John Boyle O'Reilly

(28 June 1844 - 10 August 1890 / Dowth Castle, County Meath)

Jacqueminots - Poem by John Boyle O'Reilly

I MAY not speak in words, dear, but let my words be flowers,
To tell their crimson secret in leaves of fragrant fire;
They plead for smiles and kisses as summer fields for showers,
And every purple veinlet thrills with exquisite desire.

O, let me see the glance, dear, the gleam of soft confession
You give my amorous roses for the tender hope they prove;
And press their heart-leaves back, love, to drink their deeper passion,
For their sweetest, wildest perfume is the whisper of my love!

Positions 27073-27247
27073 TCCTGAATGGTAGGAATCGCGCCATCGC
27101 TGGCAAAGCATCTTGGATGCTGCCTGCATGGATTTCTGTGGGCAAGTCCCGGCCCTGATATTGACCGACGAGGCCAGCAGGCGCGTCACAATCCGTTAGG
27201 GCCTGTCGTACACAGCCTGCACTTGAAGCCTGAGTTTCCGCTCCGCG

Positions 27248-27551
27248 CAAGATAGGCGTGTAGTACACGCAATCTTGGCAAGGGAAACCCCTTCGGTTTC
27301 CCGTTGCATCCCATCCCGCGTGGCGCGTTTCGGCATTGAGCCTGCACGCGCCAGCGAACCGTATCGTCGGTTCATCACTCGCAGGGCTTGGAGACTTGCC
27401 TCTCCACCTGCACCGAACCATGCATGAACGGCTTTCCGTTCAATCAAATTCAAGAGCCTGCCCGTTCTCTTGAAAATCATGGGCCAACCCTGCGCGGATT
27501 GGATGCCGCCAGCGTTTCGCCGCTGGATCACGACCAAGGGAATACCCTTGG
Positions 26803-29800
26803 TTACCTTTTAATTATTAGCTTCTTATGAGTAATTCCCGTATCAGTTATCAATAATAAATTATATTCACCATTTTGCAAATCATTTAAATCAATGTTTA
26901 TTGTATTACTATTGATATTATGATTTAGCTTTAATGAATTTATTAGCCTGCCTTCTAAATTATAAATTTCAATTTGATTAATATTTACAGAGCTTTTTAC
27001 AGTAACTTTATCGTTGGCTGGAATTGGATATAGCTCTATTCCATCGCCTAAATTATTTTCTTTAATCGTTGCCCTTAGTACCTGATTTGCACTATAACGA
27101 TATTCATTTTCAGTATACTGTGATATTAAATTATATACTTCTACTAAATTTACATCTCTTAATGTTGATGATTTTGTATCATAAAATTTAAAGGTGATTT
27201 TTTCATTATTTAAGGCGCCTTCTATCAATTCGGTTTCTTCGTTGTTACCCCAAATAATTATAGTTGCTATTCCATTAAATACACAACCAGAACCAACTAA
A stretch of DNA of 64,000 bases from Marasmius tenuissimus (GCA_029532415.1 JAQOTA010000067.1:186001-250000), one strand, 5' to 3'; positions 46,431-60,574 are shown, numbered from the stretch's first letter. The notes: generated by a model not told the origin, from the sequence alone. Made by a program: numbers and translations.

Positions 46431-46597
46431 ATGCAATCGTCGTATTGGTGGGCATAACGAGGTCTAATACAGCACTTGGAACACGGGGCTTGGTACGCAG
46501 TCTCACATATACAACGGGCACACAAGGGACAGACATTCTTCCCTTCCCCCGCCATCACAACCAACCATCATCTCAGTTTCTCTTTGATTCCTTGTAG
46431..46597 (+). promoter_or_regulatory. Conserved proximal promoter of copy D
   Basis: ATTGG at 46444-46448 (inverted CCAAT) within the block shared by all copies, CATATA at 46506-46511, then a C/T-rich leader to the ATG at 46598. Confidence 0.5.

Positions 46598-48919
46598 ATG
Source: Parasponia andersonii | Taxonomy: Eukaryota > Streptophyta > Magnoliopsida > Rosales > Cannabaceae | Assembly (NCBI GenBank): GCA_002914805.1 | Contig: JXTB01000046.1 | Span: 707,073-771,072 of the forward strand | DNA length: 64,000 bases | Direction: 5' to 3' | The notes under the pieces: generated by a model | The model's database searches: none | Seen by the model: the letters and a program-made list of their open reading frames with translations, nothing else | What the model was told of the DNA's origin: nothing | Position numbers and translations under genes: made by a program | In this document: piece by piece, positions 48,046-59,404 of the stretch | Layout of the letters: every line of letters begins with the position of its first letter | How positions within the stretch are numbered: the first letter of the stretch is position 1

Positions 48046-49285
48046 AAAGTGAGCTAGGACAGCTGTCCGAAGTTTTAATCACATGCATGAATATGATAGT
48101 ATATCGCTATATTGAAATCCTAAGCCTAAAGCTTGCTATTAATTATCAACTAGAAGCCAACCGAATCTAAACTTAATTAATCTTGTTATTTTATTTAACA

My roses, tell her, pleading, all the fondness and the sighing,
All the longing of a heart that reaches thirsting for its bliss;
And tell her, tell her, roses, that my lips and eyes are dying
For the melting of her love-look and the rapture of her kiss.


Comments about Jacqueminots by John Boyle O'Reilly

  • Gajanan Mishra (5/20/2012 9:00:00 AM)


    Very fine. Let my words be flowers. Beautiful. Congratulation.
    I invite you to read my poems and comment.
    Yours
    Gajanan Mishra
    (Report) Reply

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Poem Submitted: Sunday, May 20, 2012



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